Research workshop

Centre launched the Undoing Discriminatory Borders project with two online workshops

Workshops brought together prominent academics in the field of migration and discrimination, who presented papers, discussed ideas and formulated proposals for further work ahead

The Undoing Discriminatory Borders project – led by Cathryn Costello, Professor of Fundamental Rights and Co-director of Hertie School Centre for Fundamental Rights and Dr. Catherine Briddick (Refugee Studies Centre, University of Oxford), with - hosted two online workshops on 20 and 27 October 2020.

Opening the first session, which looked at legal standards governing non-discrimination in migration controls, were presentations from Cathryn Costello and Catherine Briddick on racial and gender discrimination at borders. Next, Prof. Catherine Dauvergne’s (University of Britsh Columbia) contribution looked at women in refugee jurisprudence, followed by Prof. Shreya Atrey (Universty of Oxford) who considered the ‘comparator test’ within xenophobic discrimination. Prof. Anuscheh Farahat (Friedrich-Alexander-Universität Erlangen-Nürnberg) discussed positive action in the context of non-discrimination and material equality and, closing the session, Prof. Michelle Foster (University of Melbourne) delivered a presentation on the mass deprivation of citizenship based on racial grounds, and whether it may constitute the international crime of apartheid.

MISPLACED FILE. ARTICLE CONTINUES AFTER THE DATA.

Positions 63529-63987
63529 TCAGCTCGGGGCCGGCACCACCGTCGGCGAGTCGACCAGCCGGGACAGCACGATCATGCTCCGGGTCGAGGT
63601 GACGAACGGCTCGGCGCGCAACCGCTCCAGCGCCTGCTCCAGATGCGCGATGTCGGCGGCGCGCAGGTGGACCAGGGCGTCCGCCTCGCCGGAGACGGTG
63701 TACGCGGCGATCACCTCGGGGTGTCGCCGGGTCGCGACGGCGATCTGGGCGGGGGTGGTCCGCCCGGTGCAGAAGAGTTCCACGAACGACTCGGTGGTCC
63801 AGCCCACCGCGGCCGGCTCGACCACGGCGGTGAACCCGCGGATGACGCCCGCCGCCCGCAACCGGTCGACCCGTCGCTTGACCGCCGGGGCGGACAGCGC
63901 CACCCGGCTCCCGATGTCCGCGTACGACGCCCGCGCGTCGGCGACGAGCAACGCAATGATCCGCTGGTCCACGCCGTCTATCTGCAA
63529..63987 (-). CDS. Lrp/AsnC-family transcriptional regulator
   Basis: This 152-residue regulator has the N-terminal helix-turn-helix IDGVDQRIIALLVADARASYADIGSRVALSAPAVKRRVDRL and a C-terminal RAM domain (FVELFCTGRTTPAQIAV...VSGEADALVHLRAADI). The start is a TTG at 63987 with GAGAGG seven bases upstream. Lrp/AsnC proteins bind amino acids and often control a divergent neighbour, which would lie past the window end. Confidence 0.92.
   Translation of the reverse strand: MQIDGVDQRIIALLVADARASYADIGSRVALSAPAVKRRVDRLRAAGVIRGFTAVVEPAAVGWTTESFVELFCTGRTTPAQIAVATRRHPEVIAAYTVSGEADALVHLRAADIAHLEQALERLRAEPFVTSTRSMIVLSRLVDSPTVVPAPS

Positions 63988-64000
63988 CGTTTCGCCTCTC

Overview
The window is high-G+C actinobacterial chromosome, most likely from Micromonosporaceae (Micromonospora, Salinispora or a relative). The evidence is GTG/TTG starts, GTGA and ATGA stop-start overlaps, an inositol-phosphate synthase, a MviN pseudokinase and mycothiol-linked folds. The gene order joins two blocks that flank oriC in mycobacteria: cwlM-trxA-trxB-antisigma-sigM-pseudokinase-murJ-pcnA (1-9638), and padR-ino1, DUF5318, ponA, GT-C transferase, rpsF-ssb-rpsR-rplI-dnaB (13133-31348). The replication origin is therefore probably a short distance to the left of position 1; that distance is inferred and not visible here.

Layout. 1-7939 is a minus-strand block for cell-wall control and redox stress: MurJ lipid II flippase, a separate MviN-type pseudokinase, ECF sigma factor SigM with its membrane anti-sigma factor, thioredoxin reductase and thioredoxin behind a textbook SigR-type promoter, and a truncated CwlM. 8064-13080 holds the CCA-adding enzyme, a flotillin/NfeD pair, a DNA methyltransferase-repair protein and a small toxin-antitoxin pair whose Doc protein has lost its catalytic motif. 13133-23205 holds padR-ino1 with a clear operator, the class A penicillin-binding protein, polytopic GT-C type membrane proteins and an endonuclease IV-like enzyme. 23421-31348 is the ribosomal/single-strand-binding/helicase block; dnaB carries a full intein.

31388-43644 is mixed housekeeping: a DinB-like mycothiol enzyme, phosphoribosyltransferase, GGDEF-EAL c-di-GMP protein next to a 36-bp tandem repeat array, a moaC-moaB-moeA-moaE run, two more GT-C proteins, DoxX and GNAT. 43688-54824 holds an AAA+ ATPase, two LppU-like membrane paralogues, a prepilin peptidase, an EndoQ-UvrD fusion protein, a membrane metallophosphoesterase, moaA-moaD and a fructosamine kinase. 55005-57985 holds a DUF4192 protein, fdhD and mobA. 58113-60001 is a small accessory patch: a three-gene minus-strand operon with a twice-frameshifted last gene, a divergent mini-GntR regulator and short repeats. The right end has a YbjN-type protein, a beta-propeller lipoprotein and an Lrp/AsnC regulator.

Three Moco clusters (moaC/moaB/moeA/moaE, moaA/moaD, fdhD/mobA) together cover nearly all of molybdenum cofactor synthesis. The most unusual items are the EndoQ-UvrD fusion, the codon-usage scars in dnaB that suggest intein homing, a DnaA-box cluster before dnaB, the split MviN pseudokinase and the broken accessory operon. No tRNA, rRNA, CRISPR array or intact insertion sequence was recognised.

The second workshop centred on algorithmic decision-making in migration and when this might be discriminatory. Prof. Tendayi Achiume (University of California, Los Angeles) examined ‘Digital Borders as Racial Borders’, advancing claims for how digital borders enhance racial borders and mask discriminatory exclusion. Dr. Petra Molnar (University of Toronto) reflected on the theoretical underpinnings of discrimination, technology and migration management, combining this with empirical work on the ground. Prof. Elspeth Guild (Queen Mary University of London) then considered the Council of Europe’s Convention 108+ in respect of automated decision-making, while Prof. Linnet Taylor (Tilburg University) looked at ‘Market-Making, Big Data, and the Consolidation of Migration as Risk’. Bringing the workshop to a close, Joshua Simons (Harvard University) presented a paper on ‘Equality and Non-Discrimination in Machine Learning’.